4. My experience in Chinese hospitals hasn’t been all bad. They are strikingly efficient in many ways compared to US hospitals.

    1) Check-in, pay, and be directed to a doctor.
    2) Stand in line for a doctor sitting at a desk.
    3) Talk with doctor, get lots of pieces of paper for tests.
    4) Go pay for tests, and get directed to where to get tests.
    5) Stick your arm under a walk up window, like it was a bank, and give blood for tests.
    6) Wait for test results (maybe the next day.)
    7) Pick up test results.
    8) Stand in line for doctor and show doctor the tests.
    9) Doctor says what’s wrong and give prescriptions.
    10) Bring prescriptions to pharmacy and pay.

    Unfortunately, these days it’s hard to get antibiotics without a prescription. They used to be over-the-counter.

    It’s kind of like renewing your vehicle registration at the DMV.

  5. Ryan, unfortunately too many people (immigrants from different countries) complain about doctors in Canada. Maybe Canadian hospitals are sterile and stuff but when you are sick you need a treatment.

    I told Canadian optometrist that my eyesight was going bad for last several years. His answer was: “At your age I would be surprised”. Several months later I felt that his prescription is no good anymore. Maybe he couldn’t prevent it anyway, but if he doesn’t believe it’s happening then I wouldn’t call him a good doctor.

    Or what about Canadian dentists who can’t garantee that their filling will last for longer than a year? And they still use film X-ray instead of computerized X-ray. Is it great western medicine?

    By the way, a lot of doctors in Canada are of Chinese origin.

    Alex N, is that sequence of actions describe US doctors or Chinese doctors?

  6. the other thing which alex reminded me of is the amount of self-service at hospitals. in the states, for basic outpatient treatment, you go, check in, and are directed to a bed to sit on. then everything from bloodwork to prescriptions comes to you. if you need surgery, they cart you to the OR and cart you back when you’re done.

    when one of my friends had a pretty serious problem, we were the ones walking all around the hospital for the whole morning to take paperwork and vials of blood to different offices that were related but not at all in the same area.

    維特利: sounds like you got a bad dentist. the one i went to in the states was very high-tech and had great bedside manner, if you can call it that. sorry you had a bad experience.

  7. “By the way, a lot of doctors in Canada are of Chinese origin.”

    I think you may have just answered your own questions.

    Good comments all around. And I really should stress that visits to hospitals in any country suck. Nature of the beast I guess. And Canada is certainly no exception 維特利, long waits, mis-diagnosis, etc. But when comparing the two – (in my case) Canada vs. China – they’ve both given me the wrong diagnosis (China more than Canada, but still), but brushing away the sanitation issue in favour of faster turn-around is a bit like saying, “Yeah, I don’t really care if my surgeon washes his hands as long as he cuts me quick”.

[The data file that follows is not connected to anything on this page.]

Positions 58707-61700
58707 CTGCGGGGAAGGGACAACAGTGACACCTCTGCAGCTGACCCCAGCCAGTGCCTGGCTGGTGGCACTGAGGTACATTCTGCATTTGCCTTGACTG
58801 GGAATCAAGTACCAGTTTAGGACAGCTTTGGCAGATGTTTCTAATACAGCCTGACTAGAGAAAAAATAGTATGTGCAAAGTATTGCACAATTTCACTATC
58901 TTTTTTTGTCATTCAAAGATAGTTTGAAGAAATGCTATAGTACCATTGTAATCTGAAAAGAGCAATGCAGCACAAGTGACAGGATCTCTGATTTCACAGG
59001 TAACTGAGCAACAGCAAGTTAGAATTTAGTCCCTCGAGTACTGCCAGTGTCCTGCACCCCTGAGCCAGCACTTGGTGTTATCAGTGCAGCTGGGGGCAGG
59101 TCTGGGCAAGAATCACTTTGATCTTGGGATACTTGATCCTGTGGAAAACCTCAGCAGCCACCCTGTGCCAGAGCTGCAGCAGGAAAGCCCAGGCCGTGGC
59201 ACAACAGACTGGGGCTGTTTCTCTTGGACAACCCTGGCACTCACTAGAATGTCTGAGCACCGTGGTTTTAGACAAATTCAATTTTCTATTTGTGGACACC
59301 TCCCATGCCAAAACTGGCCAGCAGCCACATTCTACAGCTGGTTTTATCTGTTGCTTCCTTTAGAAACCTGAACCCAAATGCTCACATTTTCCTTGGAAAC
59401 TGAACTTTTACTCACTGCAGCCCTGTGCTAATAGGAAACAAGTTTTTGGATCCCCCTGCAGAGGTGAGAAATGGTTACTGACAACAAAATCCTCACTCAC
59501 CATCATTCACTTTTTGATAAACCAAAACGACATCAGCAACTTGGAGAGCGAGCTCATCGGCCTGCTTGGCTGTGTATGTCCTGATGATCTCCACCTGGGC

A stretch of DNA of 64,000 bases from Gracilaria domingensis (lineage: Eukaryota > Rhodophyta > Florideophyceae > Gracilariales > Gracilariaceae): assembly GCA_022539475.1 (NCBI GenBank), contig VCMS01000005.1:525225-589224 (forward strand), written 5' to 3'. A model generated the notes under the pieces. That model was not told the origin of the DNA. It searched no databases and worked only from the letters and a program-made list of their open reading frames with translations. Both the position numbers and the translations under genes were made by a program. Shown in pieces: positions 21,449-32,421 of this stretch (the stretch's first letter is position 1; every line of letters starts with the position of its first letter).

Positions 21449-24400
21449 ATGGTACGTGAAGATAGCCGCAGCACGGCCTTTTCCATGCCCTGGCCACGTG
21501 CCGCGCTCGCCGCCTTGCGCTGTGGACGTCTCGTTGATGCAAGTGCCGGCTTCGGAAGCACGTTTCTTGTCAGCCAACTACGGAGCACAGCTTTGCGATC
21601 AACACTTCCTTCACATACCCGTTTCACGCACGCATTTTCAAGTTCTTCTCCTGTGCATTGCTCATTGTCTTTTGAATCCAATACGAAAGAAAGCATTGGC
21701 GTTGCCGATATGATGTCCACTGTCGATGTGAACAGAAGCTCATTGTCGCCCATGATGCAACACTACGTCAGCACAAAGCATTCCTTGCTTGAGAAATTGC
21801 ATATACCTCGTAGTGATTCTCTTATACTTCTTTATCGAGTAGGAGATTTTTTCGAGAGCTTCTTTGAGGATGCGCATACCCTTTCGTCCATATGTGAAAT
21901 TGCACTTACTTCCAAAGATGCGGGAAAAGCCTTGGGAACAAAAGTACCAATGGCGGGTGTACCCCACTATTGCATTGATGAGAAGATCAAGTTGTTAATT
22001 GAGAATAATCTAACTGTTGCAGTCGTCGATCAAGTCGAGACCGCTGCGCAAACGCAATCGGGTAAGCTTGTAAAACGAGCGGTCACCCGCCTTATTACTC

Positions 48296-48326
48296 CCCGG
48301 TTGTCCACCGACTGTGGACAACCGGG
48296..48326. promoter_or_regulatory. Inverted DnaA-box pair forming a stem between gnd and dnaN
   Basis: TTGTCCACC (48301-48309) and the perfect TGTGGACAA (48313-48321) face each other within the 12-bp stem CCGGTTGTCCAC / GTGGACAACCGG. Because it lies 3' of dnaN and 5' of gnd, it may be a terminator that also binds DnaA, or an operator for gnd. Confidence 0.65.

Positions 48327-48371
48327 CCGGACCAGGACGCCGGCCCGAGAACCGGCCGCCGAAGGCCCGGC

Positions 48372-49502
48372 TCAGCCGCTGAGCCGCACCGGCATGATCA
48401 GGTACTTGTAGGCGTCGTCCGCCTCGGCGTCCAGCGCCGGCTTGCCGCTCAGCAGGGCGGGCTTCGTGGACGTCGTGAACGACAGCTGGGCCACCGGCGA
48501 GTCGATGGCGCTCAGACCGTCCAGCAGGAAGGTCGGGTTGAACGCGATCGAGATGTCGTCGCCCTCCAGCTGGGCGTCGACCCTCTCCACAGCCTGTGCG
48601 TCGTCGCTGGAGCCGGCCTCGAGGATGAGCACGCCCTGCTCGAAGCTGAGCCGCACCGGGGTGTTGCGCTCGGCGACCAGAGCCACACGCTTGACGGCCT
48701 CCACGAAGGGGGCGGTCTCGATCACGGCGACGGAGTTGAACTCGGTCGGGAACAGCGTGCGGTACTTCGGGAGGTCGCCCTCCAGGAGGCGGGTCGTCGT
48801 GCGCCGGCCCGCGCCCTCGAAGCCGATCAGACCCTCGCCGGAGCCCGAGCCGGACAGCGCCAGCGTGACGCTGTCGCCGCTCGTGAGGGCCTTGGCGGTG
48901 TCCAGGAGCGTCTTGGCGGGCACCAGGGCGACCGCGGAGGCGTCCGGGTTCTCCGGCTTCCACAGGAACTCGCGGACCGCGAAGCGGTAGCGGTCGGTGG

Sanitation still seems like an entirely foreign concept in China. I can’t understand is why the clearing aiyis in China seem completely unaware that disinfectants have been invented. And this isn’t just hospitals – can’t count the number of times that I’ve been at a restaurant and had the waitstaff wipe down the table with a rag that looks like it was just used (and probably was) to wipe down the toilets.

  8. “can’t count the number of times that I’ve been at a restaurant and had the waitstaff wipe down the table with a rag that looks like it was just used (and probably was) to wipe down the toilets.”

    Had to laugh at that – here’s a snippet from one of my own posts about hospitalisation in China:

    “Emptying the bladder was possible with extreme focus and determination. However, if you are anything like me, the prospect of taking a very open dump in cold, damp, unsanitary conditions surrounded by curious onlookers is enough to close the door of even the most relaxed orifice. Inadequate numbers of urinals and only a couple of holes in the floor drove patients and visitors (not that they need much encouragement) to do whatever, wherever. Every receptacle was overflowing with the sludge of a thousand mixed samples. Cleaners periodically soaked up the excess with their mops before using the collected moisture to wipe footprints from the corridor, a most effective way of killing two birds – and possibly a few patients – with one stone.”

  9. I once looked after a loved one with cancer in a chinese “specialist tumor (read: cancer) hospital” it was the most miserable place i’ve ever experienced and having had been through the experience before I was horrified at some of the voodoo they were masquerading as care to empty the poor family’s wallets. On the plus side if you want and can afford a transplant or stemcells injected into your brain, with fewer ethical concerns and red tape, you’re in luck

  10. G,G,G, Gout ? The curse of Kings ? Are you living high on the hog in Suzhou ?

    Nah, seriously – I agree with your theory of self-diagnosis & self-treatment. Wikipedia and Google are valuable tools to establish what’s wrong and how to fix it.

    Laowai Patient, heal thyself !

    My own little vignette on health “care” in CN.


    Mrs. Jamieson has organised accident and 100% hospital care with AIA but no medevac for 900 kuai.



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  12. Bejayzus Ryan,

    Are you trying to scare the livin’ sh.t outta me? Oh well I’m a well seasoned 73+ and I’ve eaten more than my share of dirt in Algeria, Kuwait, Spain and China. So I shouldn’t fare too badly. Your rule about not darkening the halls of any Chinese Hospital will likely be mine, unless I discover some accetable private clinic in Dalian! My plan is to spend 20 days twice a year in Vancouver to replenish my meds to unless there is some untoward emergency needing a quick trip to Hong Kong, I’ll do all my doctor stuff in Vancouver.

    How be ya? How’s bizness?

    Do you know http://www.abt247.com, name Hodge Zhou in Dalian? Do you know any good lawyers who speak Anglo in Dalian?